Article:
Data protection and Information Quality are linked in a number of ways. At one level, the EU Directive on Data Protection (95/46/EC) describes the underlying fundamental principles of Data Protection as “Principles for Data Quality”.
While that is great pub quiz content, it helps to be able to make some more pragmatic and practical links as well.
On a project a while ago, I was asked to help a client ensure that certain business processes they were putting in place with a partner organisation were data protection compliant. They’d been asked to do this by the partner organisation’s lawyers.
I leaped into action, assuming that this would be an easy few days of billable. After all, all I needed to know was what data the partner organisation needed when and why to document some recommendations for my client on how to build a transparent and compliant set of policies and procedures for data protection.
Unfortunately the partner organisation seemed to lack an understanding of the what’s, why’s, when’s, and how’s of their data. This was perplexing as, nice and all as a blank canvas is, sometimes you need to have a sense of the landscape to draw your conclusions against.
The engagement I had from the partner organisation was focussed on their need to be able to take certain steps if certain circumstances came to pass. While the focus on the goal was commendable, it served to generate tunnel vision on the part of the partner that put a significantly valuable project at risk.
Goals and objectives (why) are all well and good. But Knowledge Workers need to be able to link these to processes (how) and information needs (what). Deming famously said that if you can’t describe what you are doing as a process then you don’t know what you are doing. I’d go further and say that if you can’t identify the data and information you need to do what you are doing then you can’t be doing it- at least not without massively increased costs and risks (particularly of non-compliance with regulations).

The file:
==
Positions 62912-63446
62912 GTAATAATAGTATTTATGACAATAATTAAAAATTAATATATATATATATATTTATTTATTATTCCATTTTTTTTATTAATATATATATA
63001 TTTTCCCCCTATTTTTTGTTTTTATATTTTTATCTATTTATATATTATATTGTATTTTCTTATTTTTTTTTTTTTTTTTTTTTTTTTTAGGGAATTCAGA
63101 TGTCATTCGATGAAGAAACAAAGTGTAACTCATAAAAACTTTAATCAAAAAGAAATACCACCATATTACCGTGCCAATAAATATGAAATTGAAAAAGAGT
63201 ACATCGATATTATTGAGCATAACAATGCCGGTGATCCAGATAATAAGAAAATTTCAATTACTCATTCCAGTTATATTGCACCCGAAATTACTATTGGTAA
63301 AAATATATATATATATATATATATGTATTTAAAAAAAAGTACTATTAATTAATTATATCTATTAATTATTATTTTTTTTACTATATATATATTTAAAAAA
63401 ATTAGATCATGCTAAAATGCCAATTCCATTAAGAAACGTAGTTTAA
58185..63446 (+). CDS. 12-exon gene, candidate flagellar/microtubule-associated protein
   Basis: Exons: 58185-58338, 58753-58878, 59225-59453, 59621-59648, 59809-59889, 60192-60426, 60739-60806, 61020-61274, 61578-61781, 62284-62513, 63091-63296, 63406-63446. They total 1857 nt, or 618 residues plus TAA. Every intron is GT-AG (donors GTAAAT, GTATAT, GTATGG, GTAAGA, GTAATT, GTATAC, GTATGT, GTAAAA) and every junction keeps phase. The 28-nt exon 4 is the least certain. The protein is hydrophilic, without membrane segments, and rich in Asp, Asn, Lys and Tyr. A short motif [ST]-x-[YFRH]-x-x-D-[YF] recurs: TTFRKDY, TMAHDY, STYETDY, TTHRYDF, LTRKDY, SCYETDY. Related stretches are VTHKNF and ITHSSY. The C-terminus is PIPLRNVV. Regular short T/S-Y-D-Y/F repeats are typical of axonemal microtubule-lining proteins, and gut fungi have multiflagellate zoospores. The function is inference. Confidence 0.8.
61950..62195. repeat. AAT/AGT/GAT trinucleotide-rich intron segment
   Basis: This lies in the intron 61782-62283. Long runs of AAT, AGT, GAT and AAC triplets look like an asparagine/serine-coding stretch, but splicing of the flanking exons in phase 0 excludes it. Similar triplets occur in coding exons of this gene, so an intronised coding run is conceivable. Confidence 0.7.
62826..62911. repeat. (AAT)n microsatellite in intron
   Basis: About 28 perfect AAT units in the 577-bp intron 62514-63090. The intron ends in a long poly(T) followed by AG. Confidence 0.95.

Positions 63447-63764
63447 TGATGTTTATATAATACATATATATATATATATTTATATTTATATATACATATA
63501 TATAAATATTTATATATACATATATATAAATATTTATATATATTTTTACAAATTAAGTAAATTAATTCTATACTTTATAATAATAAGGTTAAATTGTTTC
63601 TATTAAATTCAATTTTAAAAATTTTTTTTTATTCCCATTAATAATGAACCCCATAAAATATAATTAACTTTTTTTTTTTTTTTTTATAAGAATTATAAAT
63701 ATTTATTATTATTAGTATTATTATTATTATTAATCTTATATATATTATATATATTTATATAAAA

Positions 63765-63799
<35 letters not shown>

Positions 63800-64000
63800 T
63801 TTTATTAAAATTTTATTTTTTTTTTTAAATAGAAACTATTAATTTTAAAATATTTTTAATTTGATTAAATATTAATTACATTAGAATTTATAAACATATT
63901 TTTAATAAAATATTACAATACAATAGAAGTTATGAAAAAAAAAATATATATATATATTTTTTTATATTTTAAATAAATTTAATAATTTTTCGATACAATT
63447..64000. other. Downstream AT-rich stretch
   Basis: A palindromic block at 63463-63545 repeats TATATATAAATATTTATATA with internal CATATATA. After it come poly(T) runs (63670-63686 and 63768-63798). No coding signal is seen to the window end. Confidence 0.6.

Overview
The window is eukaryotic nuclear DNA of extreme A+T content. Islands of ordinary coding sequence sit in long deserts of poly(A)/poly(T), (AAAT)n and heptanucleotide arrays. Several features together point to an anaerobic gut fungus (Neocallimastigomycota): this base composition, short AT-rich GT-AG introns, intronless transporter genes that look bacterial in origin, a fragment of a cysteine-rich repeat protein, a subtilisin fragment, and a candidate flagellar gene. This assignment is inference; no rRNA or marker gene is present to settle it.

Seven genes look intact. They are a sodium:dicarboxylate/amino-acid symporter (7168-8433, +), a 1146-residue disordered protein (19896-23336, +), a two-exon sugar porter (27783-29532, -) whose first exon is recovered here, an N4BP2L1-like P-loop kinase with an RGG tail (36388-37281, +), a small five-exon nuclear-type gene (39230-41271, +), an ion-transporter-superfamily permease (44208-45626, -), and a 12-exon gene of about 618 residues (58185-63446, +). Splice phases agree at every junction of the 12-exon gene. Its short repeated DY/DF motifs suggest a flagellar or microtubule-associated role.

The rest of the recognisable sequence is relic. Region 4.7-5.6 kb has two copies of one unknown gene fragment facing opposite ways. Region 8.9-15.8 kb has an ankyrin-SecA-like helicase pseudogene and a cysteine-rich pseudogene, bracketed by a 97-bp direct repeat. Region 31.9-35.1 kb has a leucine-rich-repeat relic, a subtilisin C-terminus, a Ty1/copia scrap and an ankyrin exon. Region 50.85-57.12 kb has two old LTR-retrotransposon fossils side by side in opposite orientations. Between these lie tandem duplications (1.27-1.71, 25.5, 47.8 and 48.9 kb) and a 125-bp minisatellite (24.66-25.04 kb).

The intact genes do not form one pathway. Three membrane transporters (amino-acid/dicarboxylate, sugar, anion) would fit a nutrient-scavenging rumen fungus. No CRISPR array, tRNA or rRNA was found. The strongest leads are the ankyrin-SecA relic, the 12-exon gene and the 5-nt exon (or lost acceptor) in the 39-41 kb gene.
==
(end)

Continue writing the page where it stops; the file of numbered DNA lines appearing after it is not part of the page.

In the end I made some assumptions about the what’s and how’s of the partner organisation’s processes in order to meet the goal that they had focussed on so narrowly.
That enabled me to map out an approach to data protection compliance based on a “minimum necessary” principle. And that got my client and their partner over the hump.
But, from an information quality perspective, not being able to answer the why/why/how questions means you can’t set meaningful measures of “fitness for purpose”. If you don’t know what facts are needed you don’t know if information is missing. if you don’t know what use data will be put to you can’t possibly tell if it is accurate enough.
So, both Data Protection and Information Quality require people to know the what/why/how questions about their information to allow any meaningful outcome to ensue. If you can’t answer those questions you simply cannot be doing business.
To paraphrase Deming – we need to work on our processes, not their outcome.
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